Nav: Home

Scientists prove key aspect of evolutionary theory

January 26, 2016

Evolutionary theory predicts that pairs of chromosomes within asexual organisms will evolve independently of each other and become increasingly different over time in a phenomenon called the 'Meselson effect'.

While this event was first predicted almost twenty years ago, evidence for it has proved elusive.

Now, researchers from the University of Glasgow have demonstrated the Meselson effect for the first time in any organism at a genome-wide level, studying a parasite called Trypanosoma brucei gambiense (T.b. gambiense). Their findings are to be published in the journal eLife. The research was conducted at the Wellcome Trust Centre for Molecular Parasitology in the University's Institute of Biodiversity Animal Health and Comparative Medicine.

T.b. gambiense is responsible for causing African sleeping sickness in humans, leading to severe symptoms including fever, headaches, extreme fatigue, and aching muscles and joints, which do not occur until weeks or sometimes even months after infection.

These symptoms extend to neurologic problems, such as progressive confusion and personality changes, when the infection invades the central nervous system.

In order to demonstrate the Meselson effect in T.b. gambiense, the research team, led by Dr. Annette Macleod, sequenced the genomes of 85 isolates of the parasite, including multiple samples from disease focus points within Guinea, Cote d'Ivoire and Cameroon, collected over fifty years from 1952 to 2004.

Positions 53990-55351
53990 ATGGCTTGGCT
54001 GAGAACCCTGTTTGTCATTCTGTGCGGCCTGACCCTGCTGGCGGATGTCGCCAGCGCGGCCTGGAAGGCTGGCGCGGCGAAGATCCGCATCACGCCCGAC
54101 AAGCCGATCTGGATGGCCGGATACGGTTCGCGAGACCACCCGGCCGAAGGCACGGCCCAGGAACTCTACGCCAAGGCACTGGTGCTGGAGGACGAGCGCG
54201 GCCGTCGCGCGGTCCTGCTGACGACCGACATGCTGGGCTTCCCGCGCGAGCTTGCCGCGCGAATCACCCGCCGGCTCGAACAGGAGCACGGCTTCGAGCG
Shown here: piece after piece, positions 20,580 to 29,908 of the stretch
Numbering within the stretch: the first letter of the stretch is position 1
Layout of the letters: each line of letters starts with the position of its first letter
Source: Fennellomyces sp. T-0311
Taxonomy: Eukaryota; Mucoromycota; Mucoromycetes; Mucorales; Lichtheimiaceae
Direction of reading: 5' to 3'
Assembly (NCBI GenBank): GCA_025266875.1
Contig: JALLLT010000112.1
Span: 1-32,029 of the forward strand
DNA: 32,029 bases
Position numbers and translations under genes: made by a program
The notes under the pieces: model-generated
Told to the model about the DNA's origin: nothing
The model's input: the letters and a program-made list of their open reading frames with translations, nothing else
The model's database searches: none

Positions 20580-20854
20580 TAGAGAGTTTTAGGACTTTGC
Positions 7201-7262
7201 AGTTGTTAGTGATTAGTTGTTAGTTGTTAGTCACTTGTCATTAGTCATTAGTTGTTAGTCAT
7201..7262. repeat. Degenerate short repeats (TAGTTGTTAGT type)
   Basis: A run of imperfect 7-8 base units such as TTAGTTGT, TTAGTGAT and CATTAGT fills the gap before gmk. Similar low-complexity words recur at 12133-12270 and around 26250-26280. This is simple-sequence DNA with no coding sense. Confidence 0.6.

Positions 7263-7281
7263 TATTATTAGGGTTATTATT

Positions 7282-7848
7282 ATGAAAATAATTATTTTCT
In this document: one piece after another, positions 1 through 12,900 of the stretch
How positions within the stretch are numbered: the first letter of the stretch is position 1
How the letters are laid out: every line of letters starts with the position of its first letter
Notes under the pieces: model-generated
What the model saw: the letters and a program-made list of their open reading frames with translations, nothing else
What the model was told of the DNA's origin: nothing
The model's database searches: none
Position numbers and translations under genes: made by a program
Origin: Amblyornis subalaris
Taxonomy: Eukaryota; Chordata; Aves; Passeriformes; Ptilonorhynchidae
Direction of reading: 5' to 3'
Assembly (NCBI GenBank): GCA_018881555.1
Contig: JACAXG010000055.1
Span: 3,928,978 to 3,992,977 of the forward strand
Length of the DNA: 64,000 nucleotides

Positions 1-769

The similarity of the genomes studied from these different locations, together with a lack of recombination in the evolution of the parasite, suggests that this sub-species emerged from a single individual within the last 10,000 years.

"It was around this time that livestock farming was developing in West Africa, allowing the parasite, which was originally an animal organism, to 'jump' from one species to the other via the Tsetse fly," says lead author Dr. Willie Weir.

"Since then, mutations have built up and the lack of sexual recombination in T.b. gambiense means that the two chromosomes in each pair have evolved independently of each other, demonstrating the Meselson effect."

Dr. Weir adds that the parasites' inability to recombine with each other prevents genes from being exchanged between strains. This could subsequently hamper the ability of the organism to develop resistance to multiple drugs.

The team also uncovered evidence that the parasite uses gene conversion to compensate for its lack of sex.

This mechanism essentially repairs the inferior, or mutated, copy of a gene on a chromosome by 'copying and pasting' the superior copy from the chromosome's partner. The future challenge will be to investigate the effectiveness of this mechanism in the long term, as evolutionary theory suggests that asexual organisms should eventually face extinction. If T.b. gambiense shares this fate, the major cause of African sleeping sickness will be eliminated - although it is impossible to predict when this might happen.
-end-
Reference

The paper 'Population genomics reveals the origin and asexual evolution of human infective trypanosomes' can be freely accessed online at http://dx.doi.org/10.7554/eLife.11473. Contents, including text, figures, and data, are free to reuse under a CC BY 4.0 license.

About eLife